By Srishti Arya
Censorship in media is suppression of speech and expression. It is also the government’s propaganda to subtly engrave in our minds their viewpoint. Or is it now?
We as citizens go on raving about the article 19(1)(a) of the Indian constitution, which gives us freedom of speech and expression but we often forget about article 19(2) which restricts it for very reasonable reasons. While everyone talks about how censorship in songs & movies must be removed and films that are banned must not be banned, I beg to differ.
We may be discerning as individuals but we have little or no control over how media affects us subconsciously. While the 23-year-old Delhi gang-rape victim was being cremated, simultaneously a discussion over Honey Singh’s first song, “Ch**” was creating a buzz. The song revolves around the singer’s version of satisfying a woman’s lust, followed by beating her with a shoe and then moving on.
Article 292 of IPC deals with obscenity. Obscenity under the Indian Law is defined as: “Any work that appeal predominantly to “prurient” interest.” “Any work that depicts or describes sexual conduct in a patently offensive way.” Legally, the term ‘obscenity’ is referred to as indecent expressions, such as words, images and actions. Despite the definition, what is obscene to me, may not be obscene to you, thus the notion remains subjective.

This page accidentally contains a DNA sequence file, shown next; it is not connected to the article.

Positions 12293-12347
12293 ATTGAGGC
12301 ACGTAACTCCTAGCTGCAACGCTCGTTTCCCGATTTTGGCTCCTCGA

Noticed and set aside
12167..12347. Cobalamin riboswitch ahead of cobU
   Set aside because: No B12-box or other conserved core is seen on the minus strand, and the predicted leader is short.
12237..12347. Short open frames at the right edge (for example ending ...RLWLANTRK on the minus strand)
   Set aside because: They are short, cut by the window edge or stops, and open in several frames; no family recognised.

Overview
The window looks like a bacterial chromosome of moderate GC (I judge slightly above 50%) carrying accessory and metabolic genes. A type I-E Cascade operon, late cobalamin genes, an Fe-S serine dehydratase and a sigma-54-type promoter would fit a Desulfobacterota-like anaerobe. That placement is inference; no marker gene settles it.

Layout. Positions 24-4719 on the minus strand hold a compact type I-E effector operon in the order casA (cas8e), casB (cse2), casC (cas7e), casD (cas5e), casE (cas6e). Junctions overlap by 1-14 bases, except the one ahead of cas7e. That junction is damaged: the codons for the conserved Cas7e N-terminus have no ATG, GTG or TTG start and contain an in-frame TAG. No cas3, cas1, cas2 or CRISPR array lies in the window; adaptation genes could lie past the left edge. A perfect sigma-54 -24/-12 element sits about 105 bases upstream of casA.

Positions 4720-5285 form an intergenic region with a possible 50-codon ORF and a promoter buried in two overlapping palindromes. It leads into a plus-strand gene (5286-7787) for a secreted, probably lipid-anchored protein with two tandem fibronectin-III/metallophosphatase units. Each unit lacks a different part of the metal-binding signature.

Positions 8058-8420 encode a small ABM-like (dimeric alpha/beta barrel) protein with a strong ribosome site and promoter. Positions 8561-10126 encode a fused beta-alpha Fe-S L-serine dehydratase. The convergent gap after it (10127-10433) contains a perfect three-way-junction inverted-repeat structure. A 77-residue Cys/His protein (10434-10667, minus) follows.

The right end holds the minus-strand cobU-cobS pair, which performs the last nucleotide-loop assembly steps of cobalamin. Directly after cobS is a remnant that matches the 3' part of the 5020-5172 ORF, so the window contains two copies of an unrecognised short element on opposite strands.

As Indians we all have the ‘Chalta Hai” mindset. “Chalta hai, its just a song.” Sorry Honey Singh fans, par nahi, yeh nahi chalta hai. Nobody in his or her right mind would consider beating up a woman with a shoe after assaulting her as morally, ethically or legally correct. And for those who say it’s just a song, the well-defined science of psychology proves that lyrics that are heard repetitively have a subliminal impact. Then how can we be so sure that children hearing songs like these on an everyday basis will not propagate domestic violence. Such is a case wherein prevention is better than cure!
Freedom of art is a fine concept, but there is a thin line between being crass and being artistic. Being obscene can clearly be demarcated from being arty! “Pallu ke neeche daba ke rakha hai, utha loon toh hungama ho.” Imagine the horror that goes through a parent who hears their 10 year old humming this song. Censoring content may not always be a solution to stop advocacy of vulgarity, however it a highly probable solution.
Censorship of news, like in the case of 26/11 and in sensitive issues like rape is seriously the need of the hour. National security and sentiments of people are at stake!
There is nothing that is absolute. Not freedom of speech, not even government’s control over Media! We don’t need to pull off “A China” or “A Cuba” but how can we expect no regulation at all? Yes we have the right to question why certain things maybe banned but it is also our duty to obey a reasonable law!
Censorship of media in its own nature is a government’s responsibility and a citizen’s guard!
Srishti Arya : http://bit.ly/14Hlgyg